Kings Walk Shopping Centre, Gloucester
|Address||37-41 Clarence Street, Gloucester GL1 1EA.|
|Opening date||1969 - 1972|
|Developer||Gloucester City Council (Land), Aviva Investors (Shops)|
|No. of stores and services||29|
|No. of floors||1|
|Parking||290 spaces (16 Disabled spaces)|
Kings Walk Shopping Centre is a single-storey indoor shopping centre in Gloucester, England. Built between 1969 and 1972, it is part of the Kings Quarter development that includes an outdoor pedestrianised area.
Before it became a shopping centre, it was called Kings Street. This was primarily an industrial area and included a factory, which was built in 1873, for the printer John Bellows. This area was gradually commercialised with a lot of rebuilding done after the first world war between the 1920s and the 1930s. The north part of Kings Street was demolished in the 1920s when Kings Square was built. One of the largest commercial developments took place between 1927 and 1929 and involved the creation of The Oxbode and Kings Square. It also involved the demolition of the many buildings in St Aldate Street, Kings Street and New Inn Lane, making room for new commercial buildings. Kings Square was enlarged in the 1960s and the space was made for the Kings Walk Shopping Centre to be developed. In a large redevelopment of central Gloucester between 1969 and 1972 which involved Kings Street, Kings Square, Dog Lane and Clarence Street, shops were built on both sides of Kings Street and it was covered becoming pedestrianised indoor area called Kings Walk. Eastgate House, an Adamish stone fronted building, was demolished when the shopping centre was developed. A rooftop car park was built over the shopping centre. A pedestrian footbridge on the second floor spanned over Eastgate Street to link the Eastgate Shopping Centre and Kings Walk however, this has now been closed off.
In June 2016, the investment firm Vixcroft made a bid to buy the shopping centre from Aviva Investors, who have owned the shopping centre since 1969, for £25 Million. However, due to a clause in the contract regarding Brexit the deal fell through. In July 2017, Reef Estates approached Aviva Investments and successfully completed a deal to buy the shopping centre.
In March 2018, it was announced that £12 million would be invested to reface the shopping centre and remodel shopfronts in Kings Square and Eastgate Street. The work is planned to be completed by 2020.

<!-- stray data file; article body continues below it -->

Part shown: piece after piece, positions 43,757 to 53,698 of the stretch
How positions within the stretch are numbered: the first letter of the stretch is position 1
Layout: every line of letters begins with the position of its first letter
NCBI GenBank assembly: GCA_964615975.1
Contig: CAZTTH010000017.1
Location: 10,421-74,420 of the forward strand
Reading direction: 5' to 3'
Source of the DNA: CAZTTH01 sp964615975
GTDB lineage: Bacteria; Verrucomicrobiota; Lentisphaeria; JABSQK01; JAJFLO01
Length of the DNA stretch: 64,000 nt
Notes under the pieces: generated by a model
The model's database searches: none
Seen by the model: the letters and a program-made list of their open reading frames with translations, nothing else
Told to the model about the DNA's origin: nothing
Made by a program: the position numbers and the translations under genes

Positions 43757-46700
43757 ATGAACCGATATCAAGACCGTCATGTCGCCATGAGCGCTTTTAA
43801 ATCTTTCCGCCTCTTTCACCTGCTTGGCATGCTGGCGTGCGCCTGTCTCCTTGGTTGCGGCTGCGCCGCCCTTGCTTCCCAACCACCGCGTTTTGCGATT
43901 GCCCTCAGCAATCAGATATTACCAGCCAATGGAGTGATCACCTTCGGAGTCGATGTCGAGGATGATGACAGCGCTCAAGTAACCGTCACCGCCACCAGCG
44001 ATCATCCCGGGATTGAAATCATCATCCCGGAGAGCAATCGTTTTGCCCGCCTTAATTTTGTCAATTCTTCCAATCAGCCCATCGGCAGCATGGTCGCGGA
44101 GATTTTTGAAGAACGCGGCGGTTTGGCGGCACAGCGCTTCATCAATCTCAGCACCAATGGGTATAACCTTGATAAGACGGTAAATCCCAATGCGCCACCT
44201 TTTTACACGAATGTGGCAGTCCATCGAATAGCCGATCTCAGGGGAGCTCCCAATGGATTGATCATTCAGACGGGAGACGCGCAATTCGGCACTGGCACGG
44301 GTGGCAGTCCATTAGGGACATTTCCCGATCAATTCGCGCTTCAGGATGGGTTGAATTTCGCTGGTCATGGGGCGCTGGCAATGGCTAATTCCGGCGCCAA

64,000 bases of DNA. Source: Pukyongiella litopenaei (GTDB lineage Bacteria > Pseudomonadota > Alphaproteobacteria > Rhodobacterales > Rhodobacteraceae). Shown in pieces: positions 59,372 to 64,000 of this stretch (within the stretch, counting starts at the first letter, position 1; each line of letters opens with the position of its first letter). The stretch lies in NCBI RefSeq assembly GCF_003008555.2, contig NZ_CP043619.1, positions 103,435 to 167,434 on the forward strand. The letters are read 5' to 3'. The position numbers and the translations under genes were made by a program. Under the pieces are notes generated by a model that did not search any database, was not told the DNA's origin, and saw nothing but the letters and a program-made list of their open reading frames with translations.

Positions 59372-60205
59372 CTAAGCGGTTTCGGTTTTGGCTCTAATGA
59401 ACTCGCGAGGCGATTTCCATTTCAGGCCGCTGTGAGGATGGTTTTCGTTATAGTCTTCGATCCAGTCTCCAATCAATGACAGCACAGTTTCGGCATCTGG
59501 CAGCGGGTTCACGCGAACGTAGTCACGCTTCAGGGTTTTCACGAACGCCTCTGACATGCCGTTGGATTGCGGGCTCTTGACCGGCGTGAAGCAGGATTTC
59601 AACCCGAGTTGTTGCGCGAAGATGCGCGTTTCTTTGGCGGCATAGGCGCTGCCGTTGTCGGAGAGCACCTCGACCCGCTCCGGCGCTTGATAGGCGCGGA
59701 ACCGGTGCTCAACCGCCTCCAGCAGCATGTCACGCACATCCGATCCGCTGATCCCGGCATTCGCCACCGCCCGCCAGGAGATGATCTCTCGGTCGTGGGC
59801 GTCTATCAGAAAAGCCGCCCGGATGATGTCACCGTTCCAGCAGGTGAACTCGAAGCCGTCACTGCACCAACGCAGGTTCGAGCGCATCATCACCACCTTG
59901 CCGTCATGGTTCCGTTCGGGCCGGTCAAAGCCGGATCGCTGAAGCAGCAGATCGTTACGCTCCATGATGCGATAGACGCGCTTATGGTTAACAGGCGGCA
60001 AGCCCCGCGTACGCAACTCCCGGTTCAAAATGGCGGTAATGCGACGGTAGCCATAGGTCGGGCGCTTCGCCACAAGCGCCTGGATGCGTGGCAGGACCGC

Kings Walk Bastion
The Kings Walk Bastion is a 1,900 year old Roman city wall and tower, located beneath a trapdoor in the Kings Walk Shopping Centre. The earliest part of the bastion is thought to be a Roman fortress built around 60AD. Originally the bastion consisted of a sand and clay rampart with a wooden tower and a defensive ditch. At the end of the first century, the fortress was decommissioned so a new city could be built. This was intended to be a Roman Colonia. Stone parts of the bastion were built in the 3rd and 4th centuries, from Cotswold limestone. This wall was approximately five metres high and three metres wide and made part of the wall that surrounded the whole city at the time. The fourth century sections of the wall consist of massive blocks of stone with small rectangular holes on the inside where scaffolding would have been set. A semi-circular tower was added in the thirteenth century on the outside of the wall.
Archaeologists began investigations in Kings Square in 1934, where they found the corner of a Roman city wall and remains of a medieval tower 2 to 3 metres underground. The site under Kings Street and Kings Square was fully excavated by archaeologists between May and June 1969 before the redevelopment of Kings Street. In 1975, the site was opened to the public however it had to be closed in the mid-1990s due to underground flooding. In 2016, the Gloucester city council restored electricity to the site, installed a pump and lighting. Then on the 8 September 2016 the site was reopened to the public. It is thought that the remains of a Postern Gate are also located under Kings Walk but the exact location of the gate is still unknown.
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